Eliminating ground ivy

November 15, 2019 -  By
Ground ivy (Photo: Nufarm)

Ground ivy (Photo: Nufarm)

A creeping broadleaf weed identified by its scalloped leaves, square stems and, in some cases, blue-violet flowers, ground ivy is sometimes misidentified as mallow, henbit or purple deadnettle, according to Mike Sisti, golf and lawn care market manager at FMC Corp.

It tends to germinate in the spring in cooler areas with high moisture such as the Midwest and Northeast. Shady areas and thin lawns are particularly susceptible to ground ivy.

A healthy turf stand is often the first line of defense against the weed.

“A thick root system can prevent the likelihood of weed breakthrough by limiting thin spots in the lawn,” Sisti says. “Proper fertilization and cultural practices, including watering and aeration, can encourage the flow of air and water to the root zone.”

Spraying an herbicide with the active ingredient triclopyr has proven effective against ground ivy, Sisti says, adding that several applications may be needed for complete control.

Jason Fausey, Ph.D., director of technical services for turf and ornamental at Nufarm adds, “(Lawn care operators) should make sure they’re using high enough spray pressure to get all the leaves wet, since (ground ivy) is really deep in the grass sometimes.”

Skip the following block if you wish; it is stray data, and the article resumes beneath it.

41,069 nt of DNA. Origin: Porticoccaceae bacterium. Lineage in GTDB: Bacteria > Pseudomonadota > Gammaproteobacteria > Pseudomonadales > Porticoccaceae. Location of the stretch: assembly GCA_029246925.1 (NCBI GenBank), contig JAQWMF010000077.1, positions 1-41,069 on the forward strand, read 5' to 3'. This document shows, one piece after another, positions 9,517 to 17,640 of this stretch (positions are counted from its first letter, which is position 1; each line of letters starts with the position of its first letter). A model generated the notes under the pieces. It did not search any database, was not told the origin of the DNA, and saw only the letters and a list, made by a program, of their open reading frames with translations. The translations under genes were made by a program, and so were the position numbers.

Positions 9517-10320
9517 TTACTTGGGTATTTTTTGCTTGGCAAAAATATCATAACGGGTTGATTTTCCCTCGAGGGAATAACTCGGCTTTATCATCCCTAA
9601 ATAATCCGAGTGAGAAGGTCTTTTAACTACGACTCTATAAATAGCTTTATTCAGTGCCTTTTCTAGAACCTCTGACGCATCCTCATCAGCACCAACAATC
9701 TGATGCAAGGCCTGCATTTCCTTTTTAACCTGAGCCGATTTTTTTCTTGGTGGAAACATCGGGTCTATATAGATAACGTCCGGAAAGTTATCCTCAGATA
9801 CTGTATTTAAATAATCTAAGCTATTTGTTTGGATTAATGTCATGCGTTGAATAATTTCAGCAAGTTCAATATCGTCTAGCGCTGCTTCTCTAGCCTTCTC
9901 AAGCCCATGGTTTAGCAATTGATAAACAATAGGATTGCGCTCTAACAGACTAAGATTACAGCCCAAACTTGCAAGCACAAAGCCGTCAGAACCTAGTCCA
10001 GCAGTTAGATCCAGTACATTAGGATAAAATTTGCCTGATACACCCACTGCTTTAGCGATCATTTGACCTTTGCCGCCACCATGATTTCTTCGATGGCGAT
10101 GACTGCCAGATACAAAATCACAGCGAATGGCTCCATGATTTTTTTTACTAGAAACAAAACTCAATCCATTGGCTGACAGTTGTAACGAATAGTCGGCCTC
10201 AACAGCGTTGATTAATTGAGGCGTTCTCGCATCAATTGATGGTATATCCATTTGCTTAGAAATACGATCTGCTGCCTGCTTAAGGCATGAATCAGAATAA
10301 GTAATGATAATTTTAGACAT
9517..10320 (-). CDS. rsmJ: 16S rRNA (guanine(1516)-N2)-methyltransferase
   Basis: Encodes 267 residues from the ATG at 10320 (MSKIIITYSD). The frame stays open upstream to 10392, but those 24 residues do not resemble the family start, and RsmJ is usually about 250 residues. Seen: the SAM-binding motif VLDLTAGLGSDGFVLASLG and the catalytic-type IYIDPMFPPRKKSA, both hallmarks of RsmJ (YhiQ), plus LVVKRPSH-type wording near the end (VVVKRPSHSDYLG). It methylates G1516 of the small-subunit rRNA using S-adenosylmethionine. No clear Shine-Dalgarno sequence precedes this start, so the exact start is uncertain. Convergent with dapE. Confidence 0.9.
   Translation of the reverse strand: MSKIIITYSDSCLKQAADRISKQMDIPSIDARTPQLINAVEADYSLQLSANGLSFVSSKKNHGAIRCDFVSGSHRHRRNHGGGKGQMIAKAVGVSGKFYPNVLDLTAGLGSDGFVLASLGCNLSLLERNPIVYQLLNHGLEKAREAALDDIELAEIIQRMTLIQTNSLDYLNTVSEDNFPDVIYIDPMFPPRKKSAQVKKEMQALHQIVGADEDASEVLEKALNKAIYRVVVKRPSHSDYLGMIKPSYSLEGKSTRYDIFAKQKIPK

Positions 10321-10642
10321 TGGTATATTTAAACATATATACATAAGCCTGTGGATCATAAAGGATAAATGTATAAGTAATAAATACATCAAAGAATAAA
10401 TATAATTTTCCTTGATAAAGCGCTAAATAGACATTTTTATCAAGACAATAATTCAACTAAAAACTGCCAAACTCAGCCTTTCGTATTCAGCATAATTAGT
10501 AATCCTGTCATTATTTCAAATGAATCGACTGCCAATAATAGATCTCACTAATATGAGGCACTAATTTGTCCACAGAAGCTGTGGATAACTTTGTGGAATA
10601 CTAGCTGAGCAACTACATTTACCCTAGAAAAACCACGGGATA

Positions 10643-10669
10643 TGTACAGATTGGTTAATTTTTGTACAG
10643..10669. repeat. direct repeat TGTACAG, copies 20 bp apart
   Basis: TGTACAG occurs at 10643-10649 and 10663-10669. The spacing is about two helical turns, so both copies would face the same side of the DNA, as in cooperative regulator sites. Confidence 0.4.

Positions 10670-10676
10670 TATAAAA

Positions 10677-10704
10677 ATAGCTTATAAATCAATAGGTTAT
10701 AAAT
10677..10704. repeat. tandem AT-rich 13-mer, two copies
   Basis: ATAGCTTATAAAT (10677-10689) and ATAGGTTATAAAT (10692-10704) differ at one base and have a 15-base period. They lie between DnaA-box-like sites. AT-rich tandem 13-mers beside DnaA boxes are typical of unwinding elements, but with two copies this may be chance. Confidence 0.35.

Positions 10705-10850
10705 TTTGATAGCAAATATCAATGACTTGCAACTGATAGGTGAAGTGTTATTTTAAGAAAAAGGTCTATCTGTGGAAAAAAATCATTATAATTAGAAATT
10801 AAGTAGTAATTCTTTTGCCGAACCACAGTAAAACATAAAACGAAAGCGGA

He adds that the best time to spray is often in the spring before ground ivy has had ample opportunity to spread.

To avoid herbicide resistance, Sisti suggests proper rotation of herbicides with a different mode of action — such as carfentrazone, for instance.

This article is tagged with , , , and posted in 1119, Current Issue, Turf+Ornamental Care
Sarah Webb

About the Author:

Sarah Webb is Landscape Management's associate editor. She holds a bachelor’s degree from Wittenberg University, where she studied journalism and Spanish. Prior to her role at LM, Sarah was an intern for Cleveland Magazine and a writing tutor.

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